Three Simple Steps to Avoid Common Cisco HCS Cloud Migration Pitfalls

Cloud communications can deliver significant business advantages by helping organizations to cut costs and streamline deployments while ultimately improving overall collaboration. To help businesses migrate communications to the cloud and leverage those benefits, Cisco offers its Hosted Collaboration Solution (HCS).

While HCS greatly facilitates the migration from on-premise to cloud communications, it is still a complex process. A growing number of Cisco partners specialize in HCS solutions with deep expertise. They continue to build best practices for Cisco HCS deployments.

Through our own experience, tekVizion has identified a number of simple pitfalls that Cisco partners and customers can easily avoid to streamline their migration – allowing them to maximize the benefit of a cloud-based HCS communications system. They might seem like common sense, but these simple tips will accelerate the book-to-bill cycle for all HCS partners.

1.     Always run your test plan before the actual migration to give yourself a baseline. It seems logical enough, but you’d be surprised at how many migrations overlook this simple step. This is partly because verification is largely seen as a process for the end of any deployment to validate that it is working properly. The problem is that without running the test plan upfront — before the migration — you’ll have no baseline to understand how the new cloud solution has improved on the former system you are replacing. Or even if it has improved the solution at all.

 This hits on a bigger issue regarding testing in general. Testing and verification should be an integral part of any tech deployment all the way from the initial planning through to ongoing maintenance. This is how you measure and understand performance. Further, the verification process provides tremendous insight into where problems and even potential issues lie, allowing you to address them and maximize uptime.

For example, pre-testing the quality of your LAN network before migration gives you a baseline to understand how bandwidth might cause call issues. It can help you rule out networking as a problem and save a great deal of time in troubleshooting throughout the migration.

2.     Migrating to the cloud is almost always a phased approach. Plan and design for interoperability through the entire migration process. While migrating to the cloud has gotten easier, especially with solutions such as Cisco HCS, it’s not yet as simple as flipping a switch. Especially for companies migrating from a complex on-premise system. Most communications systems today are comprised of multiple applications in a mixed environment. The more complex your legacy communications system and more sites there are to transition, the more challenging the overall migration.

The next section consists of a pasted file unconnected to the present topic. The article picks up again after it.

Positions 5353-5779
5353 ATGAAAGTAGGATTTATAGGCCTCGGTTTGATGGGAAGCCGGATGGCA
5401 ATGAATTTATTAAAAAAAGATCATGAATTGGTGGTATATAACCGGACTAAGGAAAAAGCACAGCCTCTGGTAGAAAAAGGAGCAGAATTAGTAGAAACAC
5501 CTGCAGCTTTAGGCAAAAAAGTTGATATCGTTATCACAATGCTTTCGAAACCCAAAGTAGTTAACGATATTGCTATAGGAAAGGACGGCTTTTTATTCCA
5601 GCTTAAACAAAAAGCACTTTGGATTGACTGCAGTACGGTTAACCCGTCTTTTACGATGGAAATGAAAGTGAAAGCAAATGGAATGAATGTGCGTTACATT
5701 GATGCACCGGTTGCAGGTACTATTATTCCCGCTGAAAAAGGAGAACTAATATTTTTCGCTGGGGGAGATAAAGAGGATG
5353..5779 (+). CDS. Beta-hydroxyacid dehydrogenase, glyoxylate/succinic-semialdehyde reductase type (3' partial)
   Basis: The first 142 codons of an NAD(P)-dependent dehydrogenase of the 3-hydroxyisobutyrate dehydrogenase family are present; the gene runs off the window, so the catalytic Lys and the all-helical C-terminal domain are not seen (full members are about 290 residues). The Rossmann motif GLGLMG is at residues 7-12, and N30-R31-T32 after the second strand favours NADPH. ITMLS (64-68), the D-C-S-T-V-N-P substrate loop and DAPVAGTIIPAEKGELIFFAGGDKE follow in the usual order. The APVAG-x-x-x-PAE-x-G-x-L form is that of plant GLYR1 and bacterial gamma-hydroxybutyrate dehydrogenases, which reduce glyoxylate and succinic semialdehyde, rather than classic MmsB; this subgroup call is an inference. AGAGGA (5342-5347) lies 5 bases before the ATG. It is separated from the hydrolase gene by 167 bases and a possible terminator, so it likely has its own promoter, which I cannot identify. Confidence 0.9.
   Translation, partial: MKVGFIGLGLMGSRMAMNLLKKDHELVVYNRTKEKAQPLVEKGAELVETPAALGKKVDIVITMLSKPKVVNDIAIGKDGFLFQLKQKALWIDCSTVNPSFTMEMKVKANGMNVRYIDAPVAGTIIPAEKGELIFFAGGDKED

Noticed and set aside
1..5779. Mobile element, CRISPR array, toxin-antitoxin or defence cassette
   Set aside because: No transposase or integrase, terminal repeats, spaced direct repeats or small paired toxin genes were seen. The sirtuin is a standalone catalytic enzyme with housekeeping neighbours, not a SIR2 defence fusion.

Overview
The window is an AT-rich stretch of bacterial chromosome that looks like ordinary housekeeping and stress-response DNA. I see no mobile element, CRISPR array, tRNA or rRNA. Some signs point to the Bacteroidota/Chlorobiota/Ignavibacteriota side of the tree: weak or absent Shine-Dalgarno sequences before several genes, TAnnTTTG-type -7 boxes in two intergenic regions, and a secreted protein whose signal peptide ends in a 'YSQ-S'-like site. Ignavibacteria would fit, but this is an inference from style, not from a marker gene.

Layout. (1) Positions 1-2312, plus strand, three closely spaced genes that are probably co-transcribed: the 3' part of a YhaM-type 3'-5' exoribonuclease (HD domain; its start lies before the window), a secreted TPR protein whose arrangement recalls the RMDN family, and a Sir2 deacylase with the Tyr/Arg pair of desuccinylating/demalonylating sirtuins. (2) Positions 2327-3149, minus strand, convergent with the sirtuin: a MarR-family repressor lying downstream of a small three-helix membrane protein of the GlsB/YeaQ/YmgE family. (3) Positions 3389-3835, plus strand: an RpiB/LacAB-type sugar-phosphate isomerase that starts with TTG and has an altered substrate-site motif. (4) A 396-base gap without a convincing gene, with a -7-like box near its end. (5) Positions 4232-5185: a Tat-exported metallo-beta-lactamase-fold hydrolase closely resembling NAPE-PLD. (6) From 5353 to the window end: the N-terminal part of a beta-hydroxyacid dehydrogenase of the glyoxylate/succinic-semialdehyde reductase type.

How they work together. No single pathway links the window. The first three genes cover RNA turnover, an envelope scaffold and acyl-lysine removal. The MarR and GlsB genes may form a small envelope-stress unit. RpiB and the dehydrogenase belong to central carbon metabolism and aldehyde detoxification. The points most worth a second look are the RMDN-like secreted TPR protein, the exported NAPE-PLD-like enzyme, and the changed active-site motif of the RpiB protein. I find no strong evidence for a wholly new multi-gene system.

This typically calls for a phased approach and many companies will ease into a cloud-based communications system with a hybrid solution that continues to leverage some of the on-premise resources you have. That can be a smart way to take advantage of existing assets while also gaining the benefits of the cloud. But it’s still imperative to focus on interoperability between the premise systems and Cisco HCS through each phase.

For example, we were engaged with a partner whose customer migration was in jeopardy. After a deep dive into the issue, we discovered that the design for the phased migration was incorrect. The route patterns created on the on-premise PBX and the cloud PBX were too generic. This caused a call loop when dialing certain numbers, which in turn caused the system to exceed the CPU capacity and crash. Proper planning upfront and ongoing testing could have avoided this painful issue.

3.     Upgrade phone firmware to match the target firmware prior to migrating. This is especially important in moving from an on-premise system to a cloud-based solution such as HCS. By completing the firmware upgrade on the original on-premise PBX before migrating to HCS, the network will not be overloaded by hundreds of phones pulling down firmware to upgrade once they are brought online on the target HCS instance. Why wait until after migrating to HCS to find out if an endpoint will work with the new system? If the goal is to accelerate the deployment and get the new cloud system up and running with optimal performance quickly, then upfront planning is key and that includes firmware. This simple step will save a lot of time in the upgrade cycle.

Again, it may seem like common sense, but you’d be surprised at how many organizations overlook this step. It’s much easier to upgrade to verified firmware before the migration than to try to find what’s incompatible and not working after you’ve deployed.

This underscores the importance of better planning and building verification into every step of multi-phased migration projects. The good news is that verification can be streamlined and even automated to save both time and money. Look for automated solutions that can help you run that initial test plan before migration and continue to verify changes throughout all phases of the migration. It can even help you identify where firmware or an endpoint is not working properly.

Also consider the need to test and verify after the migration is complete to avoid any issues that may arise from changes to the system, such as routine updates, software upgrades and deployment of new technologies. We are in an increasingly fast changing IT landscape and staying abreast of potential pitfalls can deliver significant competitive advantage. Regular and even continuous verification can help you to stay up and running. It’s all about preempting the disconnect.

For more tips on HCS pitfalls, see our Infographic at and stay tuned for more blogs on HCS.

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